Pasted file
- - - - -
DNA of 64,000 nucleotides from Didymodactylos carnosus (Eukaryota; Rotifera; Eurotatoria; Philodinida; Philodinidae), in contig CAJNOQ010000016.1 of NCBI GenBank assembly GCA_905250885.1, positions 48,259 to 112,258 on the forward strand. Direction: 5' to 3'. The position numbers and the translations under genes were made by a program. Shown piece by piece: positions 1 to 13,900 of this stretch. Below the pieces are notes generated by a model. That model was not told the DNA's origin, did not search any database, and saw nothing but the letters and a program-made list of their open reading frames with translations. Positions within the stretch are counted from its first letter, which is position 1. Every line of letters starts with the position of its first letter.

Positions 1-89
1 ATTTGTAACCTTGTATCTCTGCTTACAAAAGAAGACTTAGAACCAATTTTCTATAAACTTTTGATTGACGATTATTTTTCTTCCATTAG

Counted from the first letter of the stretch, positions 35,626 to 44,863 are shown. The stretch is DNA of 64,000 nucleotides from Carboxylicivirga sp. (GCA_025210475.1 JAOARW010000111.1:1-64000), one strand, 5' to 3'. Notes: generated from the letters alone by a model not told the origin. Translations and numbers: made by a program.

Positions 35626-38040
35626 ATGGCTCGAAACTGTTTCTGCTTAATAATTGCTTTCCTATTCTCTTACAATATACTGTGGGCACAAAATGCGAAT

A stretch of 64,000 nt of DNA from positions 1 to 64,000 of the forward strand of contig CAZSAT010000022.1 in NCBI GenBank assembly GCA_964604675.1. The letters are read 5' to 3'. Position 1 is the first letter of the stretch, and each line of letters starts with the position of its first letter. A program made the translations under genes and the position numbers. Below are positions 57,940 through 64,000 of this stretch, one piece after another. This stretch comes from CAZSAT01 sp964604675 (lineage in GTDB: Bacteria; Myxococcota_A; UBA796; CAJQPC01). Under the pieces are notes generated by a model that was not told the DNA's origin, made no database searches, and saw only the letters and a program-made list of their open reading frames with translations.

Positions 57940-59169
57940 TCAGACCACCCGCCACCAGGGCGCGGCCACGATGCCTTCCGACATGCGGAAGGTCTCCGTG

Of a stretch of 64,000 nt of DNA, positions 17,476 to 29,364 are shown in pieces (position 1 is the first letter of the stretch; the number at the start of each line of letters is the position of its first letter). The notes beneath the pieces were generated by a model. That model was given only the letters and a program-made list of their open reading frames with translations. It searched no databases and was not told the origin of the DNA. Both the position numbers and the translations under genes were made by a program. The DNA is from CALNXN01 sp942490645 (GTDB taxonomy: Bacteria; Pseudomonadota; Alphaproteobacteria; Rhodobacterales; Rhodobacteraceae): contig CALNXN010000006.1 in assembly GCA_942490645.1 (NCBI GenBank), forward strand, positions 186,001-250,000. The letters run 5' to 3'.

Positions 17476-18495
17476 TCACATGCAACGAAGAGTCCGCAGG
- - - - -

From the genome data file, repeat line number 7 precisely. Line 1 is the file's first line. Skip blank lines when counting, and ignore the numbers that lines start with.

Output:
A stretch of 64,000 nt of DNA from positions 1 to 64,000 of the forward strand of contig CAZSAT010000022.1 in NCBI GenBank assembly GCA_964604675.1. The letters are read 5' to 3'. Position 1 is the first letter of the stretch, and each line of letters starts with the position of its first letter. A program made the translations under genes and the position numbers. Below are positions 57,940 through 64,000 of this stretch, one piece after another. This stretch comes from CAZSAT01 sp964604675 (lineage in GTDB: Bacteria; Myxococcota_A; UBA796; CAJQPC01). Under the pieces are notes generated by a model that was not told the DNA's origin, made no database searches, and saw only the letters and a program-made list of their open reading frames with translations.